WHO Reports Polio Setback

At the same time that some countries are complaining that the polio vaccine is dangerous, the World Health Organization announced in January that new cases of polio had been discovered in two African countries where WHO had previously labeled the disease as eradicated.

Polio cases were discovered in both Benin and Cameroon in early January, apparently having spread from Nigeria. Nigeria still experiences about 300 cases of polio annually and Muslim leaders in northern Nigeria have led a local fight against the polio vaccine saying it contains hormones that are used to sterilize girls.


West Africa Polio Cases a Setback for WHO’s Eradication Plan. UN Wire, January 12, 2004.

UN says polio is spreading to countries where it had been eradicated. Press Release, United Nations, January 9, 2004.

WHO Launches Cholera Vaccination Test in Mozambique

In January the World Health Organization announced it was launching its efforts at mass vaccination against cholera using a new oral vaccine against the disease.

For this demonstration project, WHO is focusing on Mozambique which has been hit particularly hard by the disease in recent years. In 1999, it reported 45,000 cases out of a world total that usually hovers between 100,000-200,000 annually.

The vaccination project will focus on the city of Beria and will vaccinate about 50,000 of the half million people living there against the disease. WHO will be able to gauge the success of its efforts there in early 2005.

Should the vaccine prove effective, it is likely to play a key role in reducing worldwide cholera incidence.


WHO launches first oral-vaccination cholera campaign. UN Wire, January 15, 2004.

Mozambique mass campaign tests the theory. Press Release, World Health Organization, January 14, 2004.

Article Critical of World Health Organization’s Anti-Malaria Approach

Amir Attaran, who has been highly critical of donor organization’s approach to malaria control, published an opinion article in The Lancet in January arguing that “institutional inadequacies” in the World Health Organization’s anti-malaria efforts impede the organization’s ability to save lives from the disease.

Specifically, Attaran argues that by favoring expensive traditional malaria therapies over newer, more effective — but more expensive –treatments such as artemisinin combination therapies, the WHO is guilty of the equivalent of “medical malpractice.”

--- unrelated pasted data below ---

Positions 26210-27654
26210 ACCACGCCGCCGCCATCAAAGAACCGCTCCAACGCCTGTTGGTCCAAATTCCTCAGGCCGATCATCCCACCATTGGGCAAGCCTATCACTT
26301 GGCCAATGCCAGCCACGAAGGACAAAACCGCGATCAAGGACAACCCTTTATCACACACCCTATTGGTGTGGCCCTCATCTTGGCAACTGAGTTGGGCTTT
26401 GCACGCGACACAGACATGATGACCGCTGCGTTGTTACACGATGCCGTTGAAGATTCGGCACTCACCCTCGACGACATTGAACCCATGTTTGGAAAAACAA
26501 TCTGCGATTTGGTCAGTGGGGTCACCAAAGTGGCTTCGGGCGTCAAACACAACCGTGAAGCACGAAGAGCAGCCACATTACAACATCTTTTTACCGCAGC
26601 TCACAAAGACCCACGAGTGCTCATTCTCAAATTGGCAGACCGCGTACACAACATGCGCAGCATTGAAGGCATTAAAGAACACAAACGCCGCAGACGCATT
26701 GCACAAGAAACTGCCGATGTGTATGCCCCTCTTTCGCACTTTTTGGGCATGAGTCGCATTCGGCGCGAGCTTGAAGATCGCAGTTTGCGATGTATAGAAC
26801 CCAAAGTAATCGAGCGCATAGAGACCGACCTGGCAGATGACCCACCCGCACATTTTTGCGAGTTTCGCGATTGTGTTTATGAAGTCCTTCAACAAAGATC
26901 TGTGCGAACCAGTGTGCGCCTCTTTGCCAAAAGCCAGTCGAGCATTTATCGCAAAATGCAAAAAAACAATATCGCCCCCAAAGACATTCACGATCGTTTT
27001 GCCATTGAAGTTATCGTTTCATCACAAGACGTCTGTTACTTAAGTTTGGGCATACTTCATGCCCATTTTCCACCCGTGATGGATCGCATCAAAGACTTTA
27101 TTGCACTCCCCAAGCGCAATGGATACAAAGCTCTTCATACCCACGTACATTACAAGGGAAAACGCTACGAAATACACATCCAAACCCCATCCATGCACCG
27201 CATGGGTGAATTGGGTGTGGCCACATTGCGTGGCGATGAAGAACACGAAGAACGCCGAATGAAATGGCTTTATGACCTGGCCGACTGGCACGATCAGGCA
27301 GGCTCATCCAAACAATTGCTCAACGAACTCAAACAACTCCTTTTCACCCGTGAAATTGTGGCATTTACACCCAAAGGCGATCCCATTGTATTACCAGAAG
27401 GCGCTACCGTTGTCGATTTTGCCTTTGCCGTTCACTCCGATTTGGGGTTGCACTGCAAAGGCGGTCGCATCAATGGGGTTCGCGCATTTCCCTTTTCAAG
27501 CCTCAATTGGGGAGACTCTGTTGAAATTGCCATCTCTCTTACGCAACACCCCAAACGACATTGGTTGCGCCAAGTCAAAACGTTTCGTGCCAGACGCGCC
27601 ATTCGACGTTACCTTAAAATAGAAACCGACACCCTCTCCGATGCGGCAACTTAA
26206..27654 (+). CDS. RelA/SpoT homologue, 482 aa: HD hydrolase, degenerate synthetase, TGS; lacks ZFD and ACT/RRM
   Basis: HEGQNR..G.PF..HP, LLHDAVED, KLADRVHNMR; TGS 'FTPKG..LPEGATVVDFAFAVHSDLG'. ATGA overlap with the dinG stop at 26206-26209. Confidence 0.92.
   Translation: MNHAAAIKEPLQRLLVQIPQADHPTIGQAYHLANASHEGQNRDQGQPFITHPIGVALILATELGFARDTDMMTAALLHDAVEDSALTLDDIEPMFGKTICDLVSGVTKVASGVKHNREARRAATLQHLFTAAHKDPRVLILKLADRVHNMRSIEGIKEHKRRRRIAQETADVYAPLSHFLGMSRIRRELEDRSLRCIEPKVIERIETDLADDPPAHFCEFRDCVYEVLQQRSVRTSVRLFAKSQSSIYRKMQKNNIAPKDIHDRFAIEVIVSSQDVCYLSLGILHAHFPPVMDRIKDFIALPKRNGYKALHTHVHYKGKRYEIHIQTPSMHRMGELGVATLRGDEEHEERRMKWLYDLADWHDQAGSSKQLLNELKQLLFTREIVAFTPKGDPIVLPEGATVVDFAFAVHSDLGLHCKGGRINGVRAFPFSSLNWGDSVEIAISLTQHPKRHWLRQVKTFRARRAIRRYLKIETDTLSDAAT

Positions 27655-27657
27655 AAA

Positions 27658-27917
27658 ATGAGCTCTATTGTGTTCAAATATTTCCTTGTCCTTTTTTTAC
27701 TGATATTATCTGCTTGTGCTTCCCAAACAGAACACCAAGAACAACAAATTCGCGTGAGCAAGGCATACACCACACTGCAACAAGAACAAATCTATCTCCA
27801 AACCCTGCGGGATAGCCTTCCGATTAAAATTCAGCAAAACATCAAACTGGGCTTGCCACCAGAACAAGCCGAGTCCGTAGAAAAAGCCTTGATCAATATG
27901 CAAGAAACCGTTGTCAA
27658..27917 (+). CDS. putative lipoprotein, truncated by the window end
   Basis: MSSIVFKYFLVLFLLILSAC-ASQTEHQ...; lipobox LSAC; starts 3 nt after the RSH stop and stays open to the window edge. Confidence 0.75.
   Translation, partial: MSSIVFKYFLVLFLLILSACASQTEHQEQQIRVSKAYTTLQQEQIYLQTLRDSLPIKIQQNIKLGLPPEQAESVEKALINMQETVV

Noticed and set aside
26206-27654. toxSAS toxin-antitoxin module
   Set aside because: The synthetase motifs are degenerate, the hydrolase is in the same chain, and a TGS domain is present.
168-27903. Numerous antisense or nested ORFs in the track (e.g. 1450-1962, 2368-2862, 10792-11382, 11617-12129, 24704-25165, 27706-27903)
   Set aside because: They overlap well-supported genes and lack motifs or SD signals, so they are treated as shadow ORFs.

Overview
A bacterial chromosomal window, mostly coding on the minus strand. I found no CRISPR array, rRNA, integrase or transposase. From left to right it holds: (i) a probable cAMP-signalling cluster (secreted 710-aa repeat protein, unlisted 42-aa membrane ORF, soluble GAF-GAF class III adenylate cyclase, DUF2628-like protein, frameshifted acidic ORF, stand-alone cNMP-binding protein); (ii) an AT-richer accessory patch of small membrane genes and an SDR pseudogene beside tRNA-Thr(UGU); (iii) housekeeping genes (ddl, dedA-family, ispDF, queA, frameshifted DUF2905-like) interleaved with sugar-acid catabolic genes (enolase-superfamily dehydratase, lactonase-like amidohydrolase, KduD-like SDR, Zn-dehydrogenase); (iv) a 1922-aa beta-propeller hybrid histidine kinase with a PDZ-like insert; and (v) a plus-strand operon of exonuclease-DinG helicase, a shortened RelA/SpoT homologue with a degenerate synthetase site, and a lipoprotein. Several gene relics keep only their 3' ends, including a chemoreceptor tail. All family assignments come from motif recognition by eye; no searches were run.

Attaran notes that WHO itself concedes that the drugs it using in Africa are growing increasingly ineffective,

WHO now writes of “global malaria control . . . being threatened on an unprecedented scale” by continued use of outdated drugs such as chloroquine, which is ineffective in most parts of Africa, and sulfadoxine-pyrimethamine, which is becoming so. For example, in East Africa, surveillance and clinical trial data show that up to 64% of patients given chloroquine and 45% given sulfadoxine-pyrimethamine will fail treatment, and those figures are climbing.

When treatment failure becomes so frequent, malaria deaths rise greatly, especially in children. In West Africa (Senegal), results of a 12-year community-based study showed that the onset of chloroquine resistance at least doubled childhood malaria death risk, and in some sites, increased it up to 11-fold in the youngest children. In East and southern Africa, the proportion of children dying from malaria doubled as chloroquine and later sulfadoxine-pyrimethamine resistance took hold from the 1980s to the 1990s, even as deaths from other causes declined. Elsewhere in Africa, chloroquine resistance increased the proportion of admissions to hospital and deaths from malaria by two-fold to four-fold.

Moreover, Attaran argues,

The superiority of ACT is now so established that of the five treatments WHO recommends for drug resistant P falciparum malaria, four are ACTs (the other is a “short-term solution” for countries that cannot use ACT immediately).3 ACT is now the preferred policy for WHO and the Roll Back Malaria campaign as a whole:

“Recently WHO has formulated policy that elevates combination drug therapy to preferred first therapy for all malaria infections in areas where P falciparum is the predominant infecting species of malaria. Combination therapy (CT) with formulations containing an artemisinin compound (ACT) is the policy standard . . .”22